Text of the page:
Are you safer now than you were seven years ago?
That question has not yet come up in the presidential primaries, but it's bound to be an issue in the November election, when the Democrats will be attacking the Reagan-Weinberger profligacy in defense spending, while the Republicans will be defending its peace-through-strength rationale. A just-released report from the Center For Defense Information, a dovish think tank, provides statistics that should figure in the coming debate. (Warning: no taxpayer with a delicate heart should read on.)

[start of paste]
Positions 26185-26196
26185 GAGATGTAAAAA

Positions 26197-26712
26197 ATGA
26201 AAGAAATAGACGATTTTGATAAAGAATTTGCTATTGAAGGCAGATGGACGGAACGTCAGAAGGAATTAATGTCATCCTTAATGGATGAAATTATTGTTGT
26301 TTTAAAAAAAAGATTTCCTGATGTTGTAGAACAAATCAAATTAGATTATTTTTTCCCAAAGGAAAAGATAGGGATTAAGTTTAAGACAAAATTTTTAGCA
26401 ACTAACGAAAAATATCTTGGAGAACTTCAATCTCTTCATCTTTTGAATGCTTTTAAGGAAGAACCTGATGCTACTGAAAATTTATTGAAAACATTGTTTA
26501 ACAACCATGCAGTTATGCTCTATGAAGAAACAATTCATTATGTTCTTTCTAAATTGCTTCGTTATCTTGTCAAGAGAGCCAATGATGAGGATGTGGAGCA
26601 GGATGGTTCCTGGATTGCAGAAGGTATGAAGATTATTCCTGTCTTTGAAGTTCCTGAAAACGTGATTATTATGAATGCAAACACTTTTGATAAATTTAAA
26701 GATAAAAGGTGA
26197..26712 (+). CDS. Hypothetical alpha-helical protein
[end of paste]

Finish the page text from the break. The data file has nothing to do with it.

Since 1981, according to the report, we have spent $2 trillion on defense. That works out to $743 million per day, $31 million per hour, $516,000 per minute and almost $9,000 per second. We spent $736 billion defending Europe, $294 billion defending Asia, another $294 billion defending the Persian Gulf, $147 billion defending North America and $427 billion on the strategic nuclear forces that defend us against the Soviet Union's nuclear forces. While the number of men and women in the armed services has barely increased since 1981 (rising from 2,062,000 to 2,168,000), the Administration has boosted military research 50%, to $400 billion. It has spent $27 billion on the B-1 bomber, $16 billion on the MX missile, $19 billion on the Aegis cruiser, $13 billion on the Trident II missile and $13 billion on "Star Wars" research, to name a few of the weapons systems to which the average American household has contributed $21,000 over the past seven years.